This is a very thought-provoking piece:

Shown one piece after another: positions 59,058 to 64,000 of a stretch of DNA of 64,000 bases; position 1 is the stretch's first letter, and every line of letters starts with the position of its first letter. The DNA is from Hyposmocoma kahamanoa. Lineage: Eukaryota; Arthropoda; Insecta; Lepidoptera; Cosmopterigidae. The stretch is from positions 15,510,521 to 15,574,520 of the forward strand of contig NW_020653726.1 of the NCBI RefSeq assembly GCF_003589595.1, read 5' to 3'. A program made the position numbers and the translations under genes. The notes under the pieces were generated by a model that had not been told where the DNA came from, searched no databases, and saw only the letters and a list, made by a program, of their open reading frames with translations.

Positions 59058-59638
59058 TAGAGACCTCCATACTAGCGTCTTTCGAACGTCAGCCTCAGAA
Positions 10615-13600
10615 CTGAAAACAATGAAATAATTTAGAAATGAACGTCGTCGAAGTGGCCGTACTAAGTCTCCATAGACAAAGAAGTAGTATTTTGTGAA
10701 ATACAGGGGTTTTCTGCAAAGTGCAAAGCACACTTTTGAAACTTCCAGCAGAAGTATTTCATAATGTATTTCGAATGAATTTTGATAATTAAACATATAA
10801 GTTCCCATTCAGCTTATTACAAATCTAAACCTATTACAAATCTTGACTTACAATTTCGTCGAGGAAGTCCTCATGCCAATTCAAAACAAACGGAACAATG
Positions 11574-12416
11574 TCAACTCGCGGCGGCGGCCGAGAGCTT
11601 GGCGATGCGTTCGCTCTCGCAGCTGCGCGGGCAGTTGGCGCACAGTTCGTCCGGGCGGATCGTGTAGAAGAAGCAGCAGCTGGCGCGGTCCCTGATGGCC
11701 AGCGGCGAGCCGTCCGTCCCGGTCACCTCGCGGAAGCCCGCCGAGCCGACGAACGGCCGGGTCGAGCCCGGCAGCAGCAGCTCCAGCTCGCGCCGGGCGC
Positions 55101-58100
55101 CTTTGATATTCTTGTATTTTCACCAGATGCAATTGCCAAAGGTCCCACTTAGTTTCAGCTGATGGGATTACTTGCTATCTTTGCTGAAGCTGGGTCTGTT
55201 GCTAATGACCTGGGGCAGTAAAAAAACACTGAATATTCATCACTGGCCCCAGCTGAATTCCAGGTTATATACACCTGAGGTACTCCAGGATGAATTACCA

"On a warm spring morning about 50 miles north of Berlin, Union troops and their Confederate rivals prepare for battle." That's the attention-grabbing lede of a PRI story on the bizarre phenomenon of Germans reenacting the American Civil War. The reporter explains that many participants feel "a personal connection to the war," and that everyone with whom she spoke took care to note that 200,000 Germans had taken part in the fight:I can't top it, but I tried to do that here. I hate to shoot you off to another one of my stupid blogs, but it all ties in.After World War II, any talk of military glory became socially taboo here...So for those at the reenactment, it is appealing that the U.S. Civil War took place in another country, in another time. It is safer, even romantic.But the two parties to the fraternal conflict exert unequal appeal. When Germans gather at the reenactments, "more people want to be on the Confederate side." That produces a surreal spectacle. Germans marching about in butternut and gray, pretending to dwell in Dixie. With Teutonic precision, they have replicated every detail, down to the brass buttons and the brightly colored piping on their trousers.